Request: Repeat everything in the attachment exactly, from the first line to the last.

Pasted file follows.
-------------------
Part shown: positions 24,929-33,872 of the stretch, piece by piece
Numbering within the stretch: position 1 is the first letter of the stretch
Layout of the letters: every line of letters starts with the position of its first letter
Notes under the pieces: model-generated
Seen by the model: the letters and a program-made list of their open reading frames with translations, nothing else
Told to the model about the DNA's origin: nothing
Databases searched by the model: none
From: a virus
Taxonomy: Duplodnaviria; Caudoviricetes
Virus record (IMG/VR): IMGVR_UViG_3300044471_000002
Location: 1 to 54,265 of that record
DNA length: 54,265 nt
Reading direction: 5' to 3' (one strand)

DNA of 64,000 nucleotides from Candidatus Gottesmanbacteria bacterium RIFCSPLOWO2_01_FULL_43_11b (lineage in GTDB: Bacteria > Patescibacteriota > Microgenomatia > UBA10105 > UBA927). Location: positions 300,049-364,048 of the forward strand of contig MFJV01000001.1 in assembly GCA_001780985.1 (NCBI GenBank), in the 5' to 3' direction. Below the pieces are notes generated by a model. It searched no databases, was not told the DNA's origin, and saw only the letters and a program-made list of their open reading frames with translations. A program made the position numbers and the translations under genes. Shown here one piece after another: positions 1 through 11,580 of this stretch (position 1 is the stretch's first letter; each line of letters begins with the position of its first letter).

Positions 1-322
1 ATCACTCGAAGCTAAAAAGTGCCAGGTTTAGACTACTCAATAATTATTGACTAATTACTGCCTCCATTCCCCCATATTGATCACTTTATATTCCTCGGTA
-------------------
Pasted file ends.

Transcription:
Part shown: positions 24,929-33,872 of the stretch, piece by piece
Numbering within the stretch: position 1 is the first letter of the stretch
Layout of the letters: every line of letters starts with the position of its first letter
Notes under the pieces: model-generated
Seen by the model: the letters and a program-made list of their open reading frames with translations, nothing else
Told to the model about the DNA's origin: nothing
Databases searched by the model: none
From: a virus
Taxonomy: Duplodnaviria; Caudoviricetes
Virus record (IMG/VR): IMGVR_UViG_3300044471_000002
Location: 1 to 54,265 of that record
DNA length: 54,265 nt
Reading direction: 5' to 3' (one strand)

DNA of 64,000 nucleotides from Candidatus Gottesmanbacteria bacterium RIFCSPLOWO2_01_FULL_43_11b (lineage in GTDB: Bacteria > Patescibacteriota > Microgenomatia > UBA10105 > UBA927). Location: positions 300,049-364,048 of the forward strand of contig MFJV01000001.1 in assembly GCA_001780985.1 (NCBI GenBank), in the 5' to 3' direction. Below the pieces are notes generated by a model. It searched no databases, was not told the DNA's origin, and saw only the letters and a program-made list of their open reading frames with translations. A program made the position numbers and the translations under genes. Shown here one piece after another: positions 1 through 11,580 of this stretch (position 1 is the stretch's first letter; each line of letters begins with the position of its first letter).

Positions 1-322
1 ATCACTCGAAGCTAAAAAGTGCCAGGTTTAGACTACTCAATAATTATTGACTAATTACTGCCTCCATTCCCCCATATTGATCACTTTATATTCCTCGGTA